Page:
Wednesday, 8 July 2015

Serendipity and the Magic Roundabout

Chance, fate, destiny, karma, whatever you want to call it, I'm not really one to subscribe to cosmic intervention. As Arnold Palmer said; 'the more I practice, the luckier I get'. However, even for the most grounded of us (or anyone taking part in a spelling bee), sometimes serendipity is a very useful word to have in your vocabulary.

Case in point came on the day of my trip to the Statistical Society for geeky Census-type things. Being by the Barbican it seemed like the perfect chance to try out the Burger Bear pop up, if not for the meat and beer then for the novelty of being slap bang in the middle of Old Street Roundabout. 

I also had my Kickstarter voucher, procured when Tom Reaney, AKA Burger Bear Tom, had first pitched his idea of a east London-based double-decker container diner. The project was successfully funded, but various hold ups and hassles meant that (although you could redeem vouchers at Stoke Newington's Stokey Bears spin off) my postcard was tidily 'filed away' until the project (and the patties) were back cooking on gas. 

Of course, when attempting to finally unearth the postcard from it's safe place, I managed to find everything but the one thing I was looking for. And, after an evening of fruitless rifling through various piles of papers and in various nooks and crannies (and various fingers pointed at various family members...), I conceded it was gone. C'est la vie, the burger would still be mine, voucher or not. 

Then - like my very own scene in a bad b movie based on a film staring John Cusack and Kate Beckinsale - as I grabbed my book on 70s politics I was determined to finish, I found it contained not one bookmark but two. Alongside the the Katz's Delicatessen business card I had been using was the missing Burger Bear postcard the Ewing had deployed. 

Some people may call this fate. Other, less charitable ones, may see it as your wife starting to read the book your currently reading, using your postcard to mark her place and then putting it back on the shelf and forgetting about it (oh you live with such a rogue - TE).... Either way, my crowdfunded lunch was back on.

With my voucher safely stowed and my stats all safely collated (who knew data collection could spark such drama), all I had to do was navigate my way through the blazing streets of the Barbican, through the hustle of suits in their summer shirts on Whitecross Market and up Old Street. Luckily the chalk board positioned in the middle of the Old Street Station underpass gave the final neon clue that even I couldn't miss.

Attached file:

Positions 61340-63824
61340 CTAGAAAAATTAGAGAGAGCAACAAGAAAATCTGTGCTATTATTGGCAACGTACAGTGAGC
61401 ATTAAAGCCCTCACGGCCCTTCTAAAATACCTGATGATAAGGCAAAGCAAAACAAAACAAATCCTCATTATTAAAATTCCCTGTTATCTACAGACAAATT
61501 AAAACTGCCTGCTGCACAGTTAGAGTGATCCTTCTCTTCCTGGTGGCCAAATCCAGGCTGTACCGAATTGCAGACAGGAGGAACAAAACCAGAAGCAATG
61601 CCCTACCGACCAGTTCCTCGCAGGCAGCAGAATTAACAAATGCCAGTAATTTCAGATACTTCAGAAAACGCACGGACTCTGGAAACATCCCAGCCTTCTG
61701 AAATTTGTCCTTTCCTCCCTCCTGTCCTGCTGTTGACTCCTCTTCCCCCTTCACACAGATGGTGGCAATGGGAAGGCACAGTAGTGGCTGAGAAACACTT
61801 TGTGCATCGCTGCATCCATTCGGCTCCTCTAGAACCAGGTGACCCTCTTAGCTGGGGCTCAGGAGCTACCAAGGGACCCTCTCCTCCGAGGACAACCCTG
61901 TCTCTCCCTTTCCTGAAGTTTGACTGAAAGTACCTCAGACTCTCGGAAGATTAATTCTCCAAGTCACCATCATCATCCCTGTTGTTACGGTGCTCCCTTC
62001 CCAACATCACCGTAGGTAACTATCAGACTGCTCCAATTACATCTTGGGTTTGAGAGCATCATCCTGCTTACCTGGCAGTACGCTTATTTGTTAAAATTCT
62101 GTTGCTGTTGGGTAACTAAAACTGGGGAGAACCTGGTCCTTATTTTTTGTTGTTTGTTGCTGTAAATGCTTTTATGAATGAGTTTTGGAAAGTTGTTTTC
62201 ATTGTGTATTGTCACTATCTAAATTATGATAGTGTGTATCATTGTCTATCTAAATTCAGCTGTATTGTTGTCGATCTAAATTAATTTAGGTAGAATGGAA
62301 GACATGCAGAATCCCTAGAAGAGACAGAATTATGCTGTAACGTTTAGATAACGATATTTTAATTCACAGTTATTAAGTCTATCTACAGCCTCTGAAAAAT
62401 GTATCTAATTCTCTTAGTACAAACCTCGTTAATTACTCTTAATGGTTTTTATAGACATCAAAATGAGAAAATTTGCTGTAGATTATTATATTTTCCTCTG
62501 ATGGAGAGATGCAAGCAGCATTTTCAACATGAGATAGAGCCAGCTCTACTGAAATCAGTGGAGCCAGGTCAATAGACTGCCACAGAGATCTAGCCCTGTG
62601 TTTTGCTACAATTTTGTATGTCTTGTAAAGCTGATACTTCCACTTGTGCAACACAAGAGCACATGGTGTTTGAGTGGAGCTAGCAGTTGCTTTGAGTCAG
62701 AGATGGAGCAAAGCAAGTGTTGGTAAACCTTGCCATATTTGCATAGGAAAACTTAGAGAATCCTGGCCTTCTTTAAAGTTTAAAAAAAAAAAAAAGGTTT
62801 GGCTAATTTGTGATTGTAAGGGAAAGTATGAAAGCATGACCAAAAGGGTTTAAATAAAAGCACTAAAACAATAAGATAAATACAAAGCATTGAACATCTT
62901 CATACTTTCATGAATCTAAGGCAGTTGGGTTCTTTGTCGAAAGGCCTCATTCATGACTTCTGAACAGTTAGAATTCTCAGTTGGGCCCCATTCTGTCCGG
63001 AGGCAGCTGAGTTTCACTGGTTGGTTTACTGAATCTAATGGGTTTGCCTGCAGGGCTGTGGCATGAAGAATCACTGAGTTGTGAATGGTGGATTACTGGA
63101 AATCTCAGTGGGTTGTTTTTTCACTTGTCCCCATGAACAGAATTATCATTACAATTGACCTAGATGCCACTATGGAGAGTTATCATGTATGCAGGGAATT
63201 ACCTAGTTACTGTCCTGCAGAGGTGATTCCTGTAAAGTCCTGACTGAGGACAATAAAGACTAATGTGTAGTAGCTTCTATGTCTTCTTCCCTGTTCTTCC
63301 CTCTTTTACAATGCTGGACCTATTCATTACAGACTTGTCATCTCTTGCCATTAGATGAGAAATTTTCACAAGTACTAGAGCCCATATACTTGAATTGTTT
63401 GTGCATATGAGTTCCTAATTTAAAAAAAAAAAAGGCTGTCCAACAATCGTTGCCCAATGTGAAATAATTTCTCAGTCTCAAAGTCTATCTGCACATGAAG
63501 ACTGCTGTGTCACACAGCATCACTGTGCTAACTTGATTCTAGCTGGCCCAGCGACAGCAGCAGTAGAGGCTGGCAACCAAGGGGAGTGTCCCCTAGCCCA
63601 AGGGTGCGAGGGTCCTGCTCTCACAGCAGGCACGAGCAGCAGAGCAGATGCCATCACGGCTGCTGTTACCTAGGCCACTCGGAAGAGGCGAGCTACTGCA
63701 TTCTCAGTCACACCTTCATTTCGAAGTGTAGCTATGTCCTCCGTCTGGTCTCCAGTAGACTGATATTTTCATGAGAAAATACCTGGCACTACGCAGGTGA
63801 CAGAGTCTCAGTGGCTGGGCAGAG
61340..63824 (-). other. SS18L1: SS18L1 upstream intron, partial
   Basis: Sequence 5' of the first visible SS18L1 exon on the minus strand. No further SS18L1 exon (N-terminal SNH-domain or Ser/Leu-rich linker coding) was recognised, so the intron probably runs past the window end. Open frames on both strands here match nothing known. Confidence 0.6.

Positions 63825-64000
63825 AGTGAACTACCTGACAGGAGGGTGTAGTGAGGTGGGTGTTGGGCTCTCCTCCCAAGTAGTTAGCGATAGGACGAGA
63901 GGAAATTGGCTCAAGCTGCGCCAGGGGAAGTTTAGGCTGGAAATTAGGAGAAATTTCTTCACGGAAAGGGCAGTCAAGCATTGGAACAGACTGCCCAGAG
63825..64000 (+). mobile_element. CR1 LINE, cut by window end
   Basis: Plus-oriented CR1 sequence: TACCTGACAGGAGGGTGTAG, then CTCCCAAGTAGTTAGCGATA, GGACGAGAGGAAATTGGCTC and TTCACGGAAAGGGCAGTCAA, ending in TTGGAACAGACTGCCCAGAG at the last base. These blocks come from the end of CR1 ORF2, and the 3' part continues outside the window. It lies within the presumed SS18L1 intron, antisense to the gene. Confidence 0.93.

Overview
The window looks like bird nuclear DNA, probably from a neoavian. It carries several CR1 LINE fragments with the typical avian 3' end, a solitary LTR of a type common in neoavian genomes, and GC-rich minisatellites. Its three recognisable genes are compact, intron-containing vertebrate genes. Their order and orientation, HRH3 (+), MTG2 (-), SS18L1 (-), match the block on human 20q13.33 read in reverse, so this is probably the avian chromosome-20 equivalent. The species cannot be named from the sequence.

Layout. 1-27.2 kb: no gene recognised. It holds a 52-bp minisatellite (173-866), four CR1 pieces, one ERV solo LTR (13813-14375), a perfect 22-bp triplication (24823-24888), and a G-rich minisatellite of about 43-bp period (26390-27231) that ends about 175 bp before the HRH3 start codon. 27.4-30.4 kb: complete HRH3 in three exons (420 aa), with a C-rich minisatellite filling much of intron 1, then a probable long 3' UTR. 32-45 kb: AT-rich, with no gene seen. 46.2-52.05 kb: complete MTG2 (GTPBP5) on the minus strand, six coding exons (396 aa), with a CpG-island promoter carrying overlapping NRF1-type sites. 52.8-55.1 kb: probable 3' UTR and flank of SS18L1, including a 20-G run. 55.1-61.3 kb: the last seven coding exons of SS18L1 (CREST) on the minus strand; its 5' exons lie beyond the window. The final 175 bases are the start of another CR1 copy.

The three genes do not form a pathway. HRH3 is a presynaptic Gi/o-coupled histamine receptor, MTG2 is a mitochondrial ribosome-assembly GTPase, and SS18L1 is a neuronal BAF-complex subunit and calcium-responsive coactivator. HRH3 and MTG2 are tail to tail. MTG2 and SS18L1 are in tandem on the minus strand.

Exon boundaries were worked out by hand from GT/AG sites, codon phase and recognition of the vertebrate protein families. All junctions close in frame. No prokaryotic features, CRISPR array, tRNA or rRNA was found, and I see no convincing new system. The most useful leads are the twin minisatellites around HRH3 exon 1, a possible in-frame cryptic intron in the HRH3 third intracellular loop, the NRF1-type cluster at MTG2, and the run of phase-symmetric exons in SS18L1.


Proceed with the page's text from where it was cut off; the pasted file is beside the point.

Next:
Up on the roof, the roundabout vibes are suitably hip; there's Relax, a bar, offering coffee and cocktails, running down one side. The Prawnography hut - offering, amongst other fishy fare, spider crabs smoked on the big green egg and the eponymous crustaceans with szechuan butter and beer bread - tucked around one corner; and Burger Bear - pumping out tunes with your fumes (the whole place feels remarkably tranquil and green, considering where it's situated) tucked around the other. 

My burger - the Grizzly Bear with cheese bacon and bacon jam - was without superlative. An offering that along with P&B and Bleecker, make up my top three London examples of beef in a bun. This one, dare I say it, may have been the best; shiny buns, 'merican cheese glazed on to the flattop-fried patty, topped with crisp shards of pig and nestling on a bed of red onion and iceberg.

Alongside were some fiendishly garlicky fries, cooked fresh to order and a frosty pint of Bear Hug Brewing's Spirit pale ale. Salt smoke, fat, hops; the perfectly balanced meal. I even got to sit next to Mr Burger Bear himself, as I made the futile attempt of trying to wrestle with my burger and keep the grease splodges from my book. Sometimes I feel the payoff for pleasure is worth the congealed cheese in your margins.

And then it's over. The most fun I have (legally) had on a roundabout since Becky Fair 1996. Although this time I managed to keep my dignity and my lunch. Get down there before the fleeting summer's through.

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